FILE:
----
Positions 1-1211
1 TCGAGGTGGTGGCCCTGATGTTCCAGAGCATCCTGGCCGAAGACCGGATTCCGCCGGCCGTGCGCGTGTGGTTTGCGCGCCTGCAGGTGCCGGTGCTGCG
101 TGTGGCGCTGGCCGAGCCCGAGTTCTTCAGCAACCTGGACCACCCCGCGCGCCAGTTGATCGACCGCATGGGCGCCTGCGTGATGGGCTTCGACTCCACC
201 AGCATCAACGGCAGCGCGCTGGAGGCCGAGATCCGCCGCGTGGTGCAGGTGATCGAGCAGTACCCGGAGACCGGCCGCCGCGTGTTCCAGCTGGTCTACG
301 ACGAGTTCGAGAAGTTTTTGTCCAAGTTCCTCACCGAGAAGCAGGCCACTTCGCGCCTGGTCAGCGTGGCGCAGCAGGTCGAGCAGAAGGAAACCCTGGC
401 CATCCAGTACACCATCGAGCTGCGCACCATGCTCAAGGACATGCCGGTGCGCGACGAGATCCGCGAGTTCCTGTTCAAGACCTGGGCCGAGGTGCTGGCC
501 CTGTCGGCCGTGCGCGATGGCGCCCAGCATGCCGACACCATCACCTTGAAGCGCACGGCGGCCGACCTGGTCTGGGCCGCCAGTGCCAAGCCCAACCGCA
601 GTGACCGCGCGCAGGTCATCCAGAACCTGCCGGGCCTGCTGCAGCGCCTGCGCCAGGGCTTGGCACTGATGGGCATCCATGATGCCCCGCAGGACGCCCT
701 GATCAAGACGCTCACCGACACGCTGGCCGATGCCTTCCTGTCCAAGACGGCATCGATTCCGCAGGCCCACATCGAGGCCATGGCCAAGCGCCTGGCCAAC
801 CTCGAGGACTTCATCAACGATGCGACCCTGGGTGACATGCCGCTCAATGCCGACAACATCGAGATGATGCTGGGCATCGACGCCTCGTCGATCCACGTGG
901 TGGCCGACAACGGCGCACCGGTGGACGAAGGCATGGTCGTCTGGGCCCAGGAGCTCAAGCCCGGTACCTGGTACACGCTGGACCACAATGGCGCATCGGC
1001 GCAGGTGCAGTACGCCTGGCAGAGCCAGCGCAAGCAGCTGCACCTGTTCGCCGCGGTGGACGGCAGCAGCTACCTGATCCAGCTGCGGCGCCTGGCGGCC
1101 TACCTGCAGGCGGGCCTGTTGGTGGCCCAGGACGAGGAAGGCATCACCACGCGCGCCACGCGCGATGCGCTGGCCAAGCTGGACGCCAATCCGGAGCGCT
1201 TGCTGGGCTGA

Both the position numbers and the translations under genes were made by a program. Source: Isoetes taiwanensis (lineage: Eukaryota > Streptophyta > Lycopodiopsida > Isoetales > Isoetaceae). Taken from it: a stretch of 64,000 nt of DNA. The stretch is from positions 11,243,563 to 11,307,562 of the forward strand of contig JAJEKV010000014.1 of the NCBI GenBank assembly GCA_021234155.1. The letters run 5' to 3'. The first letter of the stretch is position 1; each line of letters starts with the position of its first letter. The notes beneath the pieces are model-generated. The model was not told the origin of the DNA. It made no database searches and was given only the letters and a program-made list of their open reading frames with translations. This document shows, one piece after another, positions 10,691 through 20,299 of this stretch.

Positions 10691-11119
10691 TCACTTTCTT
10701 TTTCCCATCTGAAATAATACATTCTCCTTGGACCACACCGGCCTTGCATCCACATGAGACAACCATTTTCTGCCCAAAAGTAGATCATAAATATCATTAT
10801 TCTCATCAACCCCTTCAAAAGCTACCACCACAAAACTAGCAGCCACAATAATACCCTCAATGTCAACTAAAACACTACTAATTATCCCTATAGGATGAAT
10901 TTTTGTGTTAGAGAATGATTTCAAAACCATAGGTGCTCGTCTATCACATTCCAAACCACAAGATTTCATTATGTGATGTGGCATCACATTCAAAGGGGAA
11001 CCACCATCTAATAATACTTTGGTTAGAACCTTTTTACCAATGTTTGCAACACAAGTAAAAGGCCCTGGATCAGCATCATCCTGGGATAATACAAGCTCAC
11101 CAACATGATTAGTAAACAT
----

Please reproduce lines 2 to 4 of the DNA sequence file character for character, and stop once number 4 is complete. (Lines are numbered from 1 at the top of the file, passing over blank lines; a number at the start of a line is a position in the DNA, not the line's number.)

1 TCGAGGTGGTGGCCCTGATGTTCCAGAGCATCCTGGCCGAAGACCGGATTCCGCCGGCCGTGCGCGTGTGGTTTGCGCGCCTGCAGGTGCCGGTGCTGCG
101 TGTGGCGCTGGCCGAGCCCGAGTTCTTCAGCAACCTGGACCACCCCGCGCGCCAGTTGATCGACCGCATGGGCGCCTGCGTGATGGGCTTCGACTCCACC
201 AGCATCAACGGCAGCGCGCTGGAGGCCGAGATCCGCCGCGTGGTGCAGGTGATCGAGCAGTACCCGGAGACCGGCCGCCGCGTGTTCCAGCTGGTCTACG